If any of your readers are interested, his blog also has a number of smaller items on craft ale here in the US and abroad

    http://thepour.blogs.nytimes.com/tag/beer-and-ale/

  5. “The wine writer for the NY Times (Eric Asimov) has done a great deal of coverage on craft beer, recently including coverage of obscure Italian breweries…”

    Eric Asimov is a great writer and a great journalist. And unlike Malcolm Gluck, he writes knowledgeably (and lovingly) about both wine and beer. But I think the “coverage of obscure Italian breweries” in the NYT might have actually been something I wrote:

    http://travel.nytimes.com/2008/11/02/travel/02Beer.html

    If so, I’m flattered by the mistake.

  6. Gluck is clearly a bell end, but a great deal of interest has been whipped up. Even in Ireland – a country starved of decent beer with little interest in craft beer development – a daytime radio show did a piece on this with a number of beer lovers robustly defending their favourite pint. This can only be good for the craft beer scene in Ireland.

  7. The fact that the guys is clearly a wind-up merchant and gets paid for it really gets me. I thought journos (and by that i mean pros) had integrity. Again, I too stopped reading his work a long time ago. The Guardian should know better.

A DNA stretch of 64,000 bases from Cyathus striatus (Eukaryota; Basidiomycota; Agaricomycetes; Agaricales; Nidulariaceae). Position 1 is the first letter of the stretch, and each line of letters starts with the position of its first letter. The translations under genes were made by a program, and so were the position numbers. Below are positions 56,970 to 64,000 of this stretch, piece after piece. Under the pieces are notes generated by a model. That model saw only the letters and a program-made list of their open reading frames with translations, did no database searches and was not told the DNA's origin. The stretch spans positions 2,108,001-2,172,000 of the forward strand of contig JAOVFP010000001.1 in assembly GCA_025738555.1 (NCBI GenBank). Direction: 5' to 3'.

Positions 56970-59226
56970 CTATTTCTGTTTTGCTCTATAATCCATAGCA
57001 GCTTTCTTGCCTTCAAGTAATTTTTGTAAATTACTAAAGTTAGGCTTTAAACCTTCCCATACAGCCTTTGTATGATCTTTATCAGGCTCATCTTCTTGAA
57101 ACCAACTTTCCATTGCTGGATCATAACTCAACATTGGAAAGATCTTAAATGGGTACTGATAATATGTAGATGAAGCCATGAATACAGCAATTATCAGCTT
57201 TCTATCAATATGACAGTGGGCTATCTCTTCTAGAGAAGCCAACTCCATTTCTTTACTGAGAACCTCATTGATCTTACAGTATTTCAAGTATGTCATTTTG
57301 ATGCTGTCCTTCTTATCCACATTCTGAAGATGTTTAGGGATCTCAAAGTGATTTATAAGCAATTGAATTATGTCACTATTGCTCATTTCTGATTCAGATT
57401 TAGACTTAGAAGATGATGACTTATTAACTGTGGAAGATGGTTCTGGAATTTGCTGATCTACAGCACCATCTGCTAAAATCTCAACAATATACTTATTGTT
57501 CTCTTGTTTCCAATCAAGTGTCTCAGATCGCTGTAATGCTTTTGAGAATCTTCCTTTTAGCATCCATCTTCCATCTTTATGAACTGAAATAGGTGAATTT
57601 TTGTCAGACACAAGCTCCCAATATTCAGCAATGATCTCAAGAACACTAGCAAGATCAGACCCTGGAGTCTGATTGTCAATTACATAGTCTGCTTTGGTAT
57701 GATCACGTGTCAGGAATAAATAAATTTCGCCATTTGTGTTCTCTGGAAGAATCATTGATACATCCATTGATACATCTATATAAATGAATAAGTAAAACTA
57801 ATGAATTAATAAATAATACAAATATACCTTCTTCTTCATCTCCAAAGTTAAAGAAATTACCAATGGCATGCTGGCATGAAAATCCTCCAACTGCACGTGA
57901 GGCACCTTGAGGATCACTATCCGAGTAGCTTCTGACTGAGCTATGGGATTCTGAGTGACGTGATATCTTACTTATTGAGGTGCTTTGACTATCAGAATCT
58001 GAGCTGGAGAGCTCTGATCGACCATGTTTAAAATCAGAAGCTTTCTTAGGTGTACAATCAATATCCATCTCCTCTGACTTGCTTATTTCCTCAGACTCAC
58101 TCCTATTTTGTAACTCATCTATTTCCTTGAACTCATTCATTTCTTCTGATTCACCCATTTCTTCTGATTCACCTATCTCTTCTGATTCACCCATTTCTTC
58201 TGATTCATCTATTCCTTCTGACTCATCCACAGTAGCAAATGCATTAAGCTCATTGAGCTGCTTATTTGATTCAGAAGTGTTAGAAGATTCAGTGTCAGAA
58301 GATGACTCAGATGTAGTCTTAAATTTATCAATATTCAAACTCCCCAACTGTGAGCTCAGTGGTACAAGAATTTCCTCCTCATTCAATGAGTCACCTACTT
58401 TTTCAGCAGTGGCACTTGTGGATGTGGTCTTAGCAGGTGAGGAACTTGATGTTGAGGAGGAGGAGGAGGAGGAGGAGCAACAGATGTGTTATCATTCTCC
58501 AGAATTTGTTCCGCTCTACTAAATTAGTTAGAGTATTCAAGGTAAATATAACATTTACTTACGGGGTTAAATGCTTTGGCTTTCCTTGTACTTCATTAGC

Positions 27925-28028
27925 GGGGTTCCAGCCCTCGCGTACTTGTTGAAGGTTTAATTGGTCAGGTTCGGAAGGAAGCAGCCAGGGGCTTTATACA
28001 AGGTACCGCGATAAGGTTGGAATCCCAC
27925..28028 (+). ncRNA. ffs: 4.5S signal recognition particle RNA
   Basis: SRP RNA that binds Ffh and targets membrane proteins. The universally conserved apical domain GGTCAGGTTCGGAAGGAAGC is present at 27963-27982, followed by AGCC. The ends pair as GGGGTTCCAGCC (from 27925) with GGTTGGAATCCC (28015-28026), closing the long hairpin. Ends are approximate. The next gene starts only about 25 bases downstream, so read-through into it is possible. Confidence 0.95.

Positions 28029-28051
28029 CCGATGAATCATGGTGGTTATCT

8. “It still surprises me how many people take it all so seriously. Thanks for an interesting comment …” ~ Susan Smillie

    Due respect, Susan, but it’s a bit like saying only newspaper columnists are real journalists, and everyone else can sod off. Of course it’s going to create a stir — after all, brewers who make a living creating a quality product are certainly offended when their work is dismissed as categorically worse than wine or liquor, especially in such a public forum. You can’t just say things like that and cover it up with, “oh, I was joking.”

    What’s next for the Guardian? “I liked black people better as slaves. (Just kidding!)”

    I’ll not be reading that publication again.

  9. Joe and Evan, and Martin,

    you can see from the number of comments on the article, some 150+ on MG’s, and somewhat less on dear ol’ Rogers.

    He’s a comedian, and leave him at that. One should/could be cynical and suggest that he’s aimed at an obvious target and sought noise/traffic and should we rise to that, he’s victorious. I thought it was a very well written article to achieve what it has… certainly bleeding obvious to me what he’s set out to achieve. Hence the reason no comment on his side of the fence.